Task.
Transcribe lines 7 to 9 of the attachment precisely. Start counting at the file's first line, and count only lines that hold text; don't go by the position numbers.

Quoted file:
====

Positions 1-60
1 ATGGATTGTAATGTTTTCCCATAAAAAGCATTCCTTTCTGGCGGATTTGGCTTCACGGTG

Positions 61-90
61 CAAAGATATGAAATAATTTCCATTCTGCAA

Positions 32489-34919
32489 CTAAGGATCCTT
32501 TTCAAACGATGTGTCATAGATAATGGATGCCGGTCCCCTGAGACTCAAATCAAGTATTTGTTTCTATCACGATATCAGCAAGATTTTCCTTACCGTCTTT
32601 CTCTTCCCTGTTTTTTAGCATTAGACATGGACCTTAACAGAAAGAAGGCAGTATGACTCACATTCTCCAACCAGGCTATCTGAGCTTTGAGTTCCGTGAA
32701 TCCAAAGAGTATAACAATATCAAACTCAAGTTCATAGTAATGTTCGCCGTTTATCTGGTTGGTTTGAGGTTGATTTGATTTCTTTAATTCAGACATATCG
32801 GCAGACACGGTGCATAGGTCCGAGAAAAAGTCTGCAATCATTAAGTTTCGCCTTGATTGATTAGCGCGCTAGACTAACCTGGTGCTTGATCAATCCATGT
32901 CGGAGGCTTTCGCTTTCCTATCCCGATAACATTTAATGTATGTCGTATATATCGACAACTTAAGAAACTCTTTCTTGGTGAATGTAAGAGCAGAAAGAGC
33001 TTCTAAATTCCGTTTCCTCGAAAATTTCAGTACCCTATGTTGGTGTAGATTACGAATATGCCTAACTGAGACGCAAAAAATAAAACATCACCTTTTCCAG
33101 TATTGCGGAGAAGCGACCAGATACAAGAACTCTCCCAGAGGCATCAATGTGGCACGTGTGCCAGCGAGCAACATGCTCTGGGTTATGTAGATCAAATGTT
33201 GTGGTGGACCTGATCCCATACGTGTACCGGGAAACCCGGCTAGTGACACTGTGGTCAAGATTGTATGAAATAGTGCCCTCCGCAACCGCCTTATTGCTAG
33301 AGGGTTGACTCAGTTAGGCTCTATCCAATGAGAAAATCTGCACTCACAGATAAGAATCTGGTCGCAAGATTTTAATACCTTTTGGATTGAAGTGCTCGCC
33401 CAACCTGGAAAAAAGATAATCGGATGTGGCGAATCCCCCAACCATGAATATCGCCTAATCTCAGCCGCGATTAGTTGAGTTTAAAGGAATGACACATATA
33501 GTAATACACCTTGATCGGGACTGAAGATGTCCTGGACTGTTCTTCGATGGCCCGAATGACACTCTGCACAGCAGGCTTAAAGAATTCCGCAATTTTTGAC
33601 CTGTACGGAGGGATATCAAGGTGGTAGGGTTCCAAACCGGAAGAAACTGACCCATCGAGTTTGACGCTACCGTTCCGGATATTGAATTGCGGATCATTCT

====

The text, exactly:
32501 TTCAAACGATGTGTCATAGATAATGGATGCCGGTCCCCTGAGACTCAAATCAAGTATTTGTTTCTATCACGATATCAGCAAGATTTTCCTTACCGTCTTT
32601 CTCTTCCCTGTTTTTTAGCATTAGACATGGACCTTAACAGAAAGAAGGCAGTATGACTCACATTCTCCAACCAGGCTATCTGAGCTTTGAGTTCCGTGAA
32701 TCCAAAGAGTATAACAATATCAAACTCAAGTTCATAGTAATGTTCGCCGTTTATCTGGTTGGTTTGAGGTTGATTTGATTTCTTTAATTCAGACATATCG